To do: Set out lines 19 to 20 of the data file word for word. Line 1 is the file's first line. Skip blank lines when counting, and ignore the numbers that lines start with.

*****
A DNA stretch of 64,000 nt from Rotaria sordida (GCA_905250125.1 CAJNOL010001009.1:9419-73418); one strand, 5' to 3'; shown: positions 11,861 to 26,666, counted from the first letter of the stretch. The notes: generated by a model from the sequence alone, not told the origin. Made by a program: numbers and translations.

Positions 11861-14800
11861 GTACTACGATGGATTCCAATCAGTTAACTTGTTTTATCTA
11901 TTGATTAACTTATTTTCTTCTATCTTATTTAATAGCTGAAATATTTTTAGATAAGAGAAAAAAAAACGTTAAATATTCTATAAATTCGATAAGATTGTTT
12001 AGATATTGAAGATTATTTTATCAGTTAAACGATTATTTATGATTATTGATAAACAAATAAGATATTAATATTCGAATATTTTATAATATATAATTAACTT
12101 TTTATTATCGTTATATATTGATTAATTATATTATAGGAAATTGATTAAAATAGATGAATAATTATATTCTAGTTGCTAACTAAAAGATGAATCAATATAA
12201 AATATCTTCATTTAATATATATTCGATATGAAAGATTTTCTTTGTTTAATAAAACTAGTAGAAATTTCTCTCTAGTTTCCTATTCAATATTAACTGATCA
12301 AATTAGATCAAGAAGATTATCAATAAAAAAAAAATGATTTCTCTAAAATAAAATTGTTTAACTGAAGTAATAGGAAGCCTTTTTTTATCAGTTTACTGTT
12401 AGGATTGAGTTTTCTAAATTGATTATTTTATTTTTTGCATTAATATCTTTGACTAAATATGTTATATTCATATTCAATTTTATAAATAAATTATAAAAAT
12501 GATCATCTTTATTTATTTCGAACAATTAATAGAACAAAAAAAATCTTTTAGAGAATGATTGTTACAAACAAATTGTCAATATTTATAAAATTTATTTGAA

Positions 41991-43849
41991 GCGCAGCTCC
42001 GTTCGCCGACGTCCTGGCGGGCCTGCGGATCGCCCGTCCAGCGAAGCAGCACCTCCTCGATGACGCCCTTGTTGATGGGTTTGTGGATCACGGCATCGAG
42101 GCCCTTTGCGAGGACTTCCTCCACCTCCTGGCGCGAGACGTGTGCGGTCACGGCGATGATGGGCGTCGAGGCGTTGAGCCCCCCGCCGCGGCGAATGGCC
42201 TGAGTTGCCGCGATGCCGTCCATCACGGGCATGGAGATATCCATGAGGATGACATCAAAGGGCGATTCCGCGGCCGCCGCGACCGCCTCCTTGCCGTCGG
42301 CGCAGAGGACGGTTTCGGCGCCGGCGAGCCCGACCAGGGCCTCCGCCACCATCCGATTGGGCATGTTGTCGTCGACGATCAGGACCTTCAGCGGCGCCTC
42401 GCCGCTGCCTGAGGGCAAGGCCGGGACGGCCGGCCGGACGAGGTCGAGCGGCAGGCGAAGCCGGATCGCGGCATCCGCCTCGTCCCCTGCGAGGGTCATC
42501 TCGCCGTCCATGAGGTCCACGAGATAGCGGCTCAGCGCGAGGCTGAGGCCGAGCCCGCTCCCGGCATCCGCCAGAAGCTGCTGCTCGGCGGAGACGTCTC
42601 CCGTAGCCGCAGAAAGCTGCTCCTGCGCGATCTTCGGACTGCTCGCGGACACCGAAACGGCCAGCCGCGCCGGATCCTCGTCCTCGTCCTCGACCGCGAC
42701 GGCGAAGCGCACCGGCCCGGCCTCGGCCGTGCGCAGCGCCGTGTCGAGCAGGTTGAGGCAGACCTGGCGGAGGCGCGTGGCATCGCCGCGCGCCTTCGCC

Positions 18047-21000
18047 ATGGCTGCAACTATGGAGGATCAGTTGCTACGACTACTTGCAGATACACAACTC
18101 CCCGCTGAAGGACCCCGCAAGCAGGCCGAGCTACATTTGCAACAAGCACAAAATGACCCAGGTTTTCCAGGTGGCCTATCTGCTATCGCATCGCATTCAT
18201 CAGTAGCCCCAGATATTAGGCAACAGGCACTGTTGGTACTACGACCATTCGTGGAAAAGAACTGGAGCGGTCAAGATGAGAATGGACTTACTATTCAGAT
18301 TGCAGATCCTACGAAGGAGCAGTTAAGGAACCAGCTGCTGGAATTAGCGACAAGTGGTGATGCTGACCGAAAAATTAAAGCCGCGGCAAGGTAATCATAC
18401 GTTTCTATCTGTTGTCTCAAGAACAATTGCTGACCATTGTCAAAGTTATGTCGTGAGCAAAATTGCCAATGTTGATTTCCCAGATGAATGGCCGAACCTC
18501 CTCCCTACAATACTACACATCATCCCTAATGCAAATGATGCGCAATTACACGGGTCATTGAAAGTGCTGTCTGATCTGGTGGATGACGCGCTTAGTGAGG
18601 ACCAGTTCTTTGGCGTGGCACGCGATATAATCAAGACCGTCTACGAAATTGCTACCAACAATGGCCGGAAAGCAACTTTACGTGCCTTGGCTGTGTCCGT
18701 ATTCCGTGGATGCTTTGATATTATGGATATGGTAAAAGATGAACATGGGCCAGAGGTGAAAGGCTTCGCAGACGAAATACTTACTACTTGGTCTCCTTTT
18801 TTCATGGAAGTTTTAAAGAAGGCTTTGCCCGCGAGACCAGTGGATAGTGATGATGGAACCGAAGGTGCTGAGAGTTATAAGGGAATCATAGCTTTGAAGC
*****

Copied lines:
42601 CCGTAGCCGCAGAAAGCTGCTCCTGCGCGATCTTCGGACTGCTCGCGGACACCGAAACGGCCAGCCGCGCCGGATCCTCGTCCTCGTCCTCGACCGCGAC
42701 GGCGAAGCGCACCGGCCCGGCCTCGGCCGTGCGCAGCGCCGTGTCGAGCAGGTTGAGGCAGACCTGGCGGAGGCGCGTGGCATCGCCGCGCGCCTTCGCC